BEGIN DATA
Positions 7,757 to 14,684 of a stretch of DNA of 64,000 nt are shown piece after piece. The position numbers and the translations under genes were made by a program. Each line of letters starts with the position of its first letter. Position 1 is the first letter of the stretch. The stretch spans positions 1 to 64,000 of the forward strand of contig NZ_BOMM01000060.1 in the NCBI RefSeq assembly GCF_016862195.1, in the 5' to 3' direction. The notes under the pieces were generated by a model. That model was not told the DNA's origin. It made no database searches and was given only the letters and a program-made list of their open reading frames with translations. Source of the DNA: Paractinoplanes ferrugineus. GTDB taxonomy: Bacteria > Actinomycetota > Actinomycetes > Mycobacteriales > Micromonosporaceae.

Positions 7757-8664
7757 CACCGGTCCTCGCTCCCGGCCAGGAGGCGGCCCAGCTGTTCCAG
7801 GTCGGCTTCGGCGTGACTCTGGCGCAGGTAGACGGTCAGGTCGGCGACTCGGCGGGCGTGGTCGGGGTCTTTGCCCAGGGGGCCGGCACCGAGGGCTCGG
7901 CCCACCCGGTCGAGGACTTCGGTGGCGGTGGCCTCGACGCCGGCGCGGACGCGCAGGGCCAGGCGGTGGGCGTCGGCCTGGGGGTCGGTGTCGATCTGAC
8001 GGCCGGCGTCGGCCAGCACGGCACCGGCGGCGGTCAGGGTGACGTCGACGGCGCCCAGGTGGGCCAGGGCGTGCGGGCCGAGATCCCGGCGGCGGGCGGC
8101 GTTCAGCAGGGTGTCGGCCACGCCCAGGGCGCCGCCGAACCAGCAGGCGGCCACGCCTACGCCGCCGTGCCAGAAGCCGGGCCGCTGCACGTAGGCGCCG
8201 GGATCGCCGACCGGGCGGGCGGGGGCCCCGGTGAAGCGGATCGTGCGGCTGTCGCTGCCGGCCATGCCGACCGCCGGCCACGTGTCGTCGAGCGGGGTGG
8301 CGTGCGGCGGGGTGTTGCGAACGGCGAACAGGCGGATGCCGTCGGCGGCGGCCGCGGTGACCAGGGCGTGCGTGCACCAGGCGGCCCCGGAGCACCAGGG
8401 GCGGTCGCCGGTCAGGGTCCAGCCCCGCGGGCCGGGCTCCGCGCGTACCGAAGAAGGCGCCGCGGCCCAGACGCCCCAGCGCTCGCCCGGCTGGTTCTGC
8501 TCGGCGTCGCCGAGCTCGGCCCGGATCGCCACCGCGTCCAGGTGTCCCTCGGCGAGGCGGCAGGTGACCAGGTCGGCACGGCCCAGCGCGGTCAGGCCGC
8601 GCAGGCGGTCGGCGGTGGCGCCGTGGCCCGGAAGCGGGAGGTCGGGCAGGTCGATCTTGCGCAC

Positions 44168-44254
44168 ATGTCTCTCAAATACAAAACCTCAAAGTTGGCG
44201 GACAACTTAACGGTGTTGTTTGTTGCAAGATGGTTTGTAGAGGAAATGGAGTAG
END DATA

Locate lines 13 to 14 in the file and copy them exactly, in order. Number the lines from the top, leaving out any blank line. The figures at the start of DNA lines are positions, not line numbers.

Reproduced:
Positions 44168-44254
44168 ATGTCTCTCAAATACAAAACCTCAAAGTTGGCG